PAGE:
NASW/CASW Joint "Science Smorgasbord" Lunch

Food and good conversation wrapped up the National Association of Science Writers' 2006 annual meeting in Baltimore, Maryland, and kicked off the annual New Horizons meeting of the Council for the Advancement of Science Writing. At the luncheon in the Tremont Grand Hotel, conference participants jockeyed for seats at 31 tables, each of which featured a local scientist discussing his or her current research.

Topics ranged from cancer treatment to ocean circulation patterns to the Hubble telescope. The most popular tables filled up quickly, and attendants raced through the aisles, torn between fascinating topics and hosts. "I was scrambling for a table," said Jackie Ruttimann, an assistant editor for the bulletin of the Howard Hughes Medical Institute who joined a discussion about gene therapy and breast cancer. "I didn't pick this table, but I'm really glad I sat here."

Dr. Ben Ho Park of Johns Hopkins University led that discussion with a summation of his recent work in the field, which prompted comments from around the table. "We ran the gamut," said Ruttiman, "Everybody has a story to tell about cancer — it's sad but true." Ruttiman, who recently joined the NASW and was attending her first conference, added that it was a worthwhile experience because she was able to take away a better perspective on "the lifestyle of a scientist," a focus of the HHMI bulletin.

Chris Emery, a science reporter for The Baltimore Sun, picked his seat at the luncheon well in advance. Over basil chicken pasta, he discussed models of schizophrenia in mice that might be extrapolated to treatment of the disease in humans. "I have a fascination with neuroscience and molecular connections to perception and behavior," Emery said. Dr. Akira Sawa of John Hopkins led the conversation with a presentation of his recent studies, and the audience peppered him with questions. "We didn't let him eat," said Emery, who hopes to follow-up on Dr. Sawa's research with a visit to his lab. As the two men left the table, they exchanged good-byes in Japanese, which Emery picked up while living in Asia for four years.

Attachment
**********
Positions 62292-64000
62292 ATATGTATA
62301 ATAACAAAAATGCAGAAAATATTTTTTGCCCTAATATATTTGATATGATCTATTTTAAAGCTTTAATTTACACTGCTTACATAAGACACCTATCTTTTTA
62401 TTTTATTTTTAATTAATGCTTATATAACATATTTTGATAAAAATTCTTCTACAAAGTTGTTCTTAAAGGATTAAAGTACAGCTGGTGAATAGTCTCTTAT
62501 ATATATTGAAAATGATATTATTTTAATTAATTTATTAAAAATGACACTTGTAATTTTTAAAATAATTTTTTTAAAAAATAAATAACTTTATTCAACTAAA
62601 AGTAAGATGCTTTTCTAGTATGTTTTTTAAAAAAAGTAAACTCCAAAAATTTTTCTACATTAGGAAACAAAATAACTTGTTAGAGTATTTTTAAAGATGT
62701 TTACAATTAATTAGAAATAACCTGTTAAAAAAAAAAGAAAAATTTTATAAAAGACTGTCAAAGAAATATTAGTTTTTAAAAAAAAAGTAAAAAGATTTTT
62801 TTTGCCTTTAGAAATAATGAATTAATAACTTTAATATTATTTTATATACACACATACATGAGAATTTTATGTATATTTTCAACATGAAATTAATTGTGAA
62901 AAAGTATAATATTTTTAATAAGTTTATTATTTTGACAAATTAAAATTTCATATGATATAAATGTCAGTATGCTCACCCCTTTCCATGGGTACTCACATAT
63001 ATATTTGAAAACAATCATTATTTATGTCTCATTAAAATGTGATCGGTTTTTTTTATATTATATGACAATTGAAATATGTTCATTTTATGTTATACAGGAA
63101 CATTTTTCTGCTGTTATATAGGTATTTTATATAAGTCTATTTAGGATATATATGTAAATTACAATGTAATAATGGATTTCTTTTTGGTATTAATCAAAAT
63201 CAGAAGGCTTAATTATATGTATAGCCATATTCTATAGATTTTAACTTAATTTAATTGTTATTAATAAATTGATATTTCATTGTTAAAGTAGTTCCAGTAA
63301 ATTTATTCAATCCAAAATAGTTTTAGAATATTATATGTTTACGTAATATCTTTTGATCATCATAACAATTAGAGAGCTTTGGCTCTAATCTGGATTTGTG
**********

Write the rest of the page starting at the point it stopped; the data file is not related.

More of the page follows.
At my table, Dr. Jim West, also from Johns Hopkins, headed a discussion about efforts to quiet dangerous noise levels in hospitals. "Three years ago I didn't even know the problem existed; now I'm a world expert," he said. Research has linked noise pollution to premature hearing loss in medical staffs and slower recovery times in patients, but acoustic control is an expensive and complicated endeavor. The predicament was obvious to others at the table that had recently visited hospitals to see loved ones or chase a story. "I have a tough time finding a quiet place to interview doctors," said Robert Frederick, a radio broadcaster for KWMU. The luncheon itself was an oddly appropriate venue for such comments.

As guests filtered into the banquet hall and food was served, an NASW event organizer stepped up to the podium and asked that conference goers keep the racket down: "With so many interesting people in the same room, let's do our best to ensure that everybody is able to hear what is being discussed." Taking a cue, Dr. West likened the clamor in the room — about 60 to 65 decibels, he estimated — to the noise levels in hospitals. But with 30 other tables chatting about the hottest topics in journalism and science, there was nothing to be done. The din did not settle until the last desert plate had been cleared the coffee pots dried up — a fitting end to an engaging lunch.

Oct. 29, 2006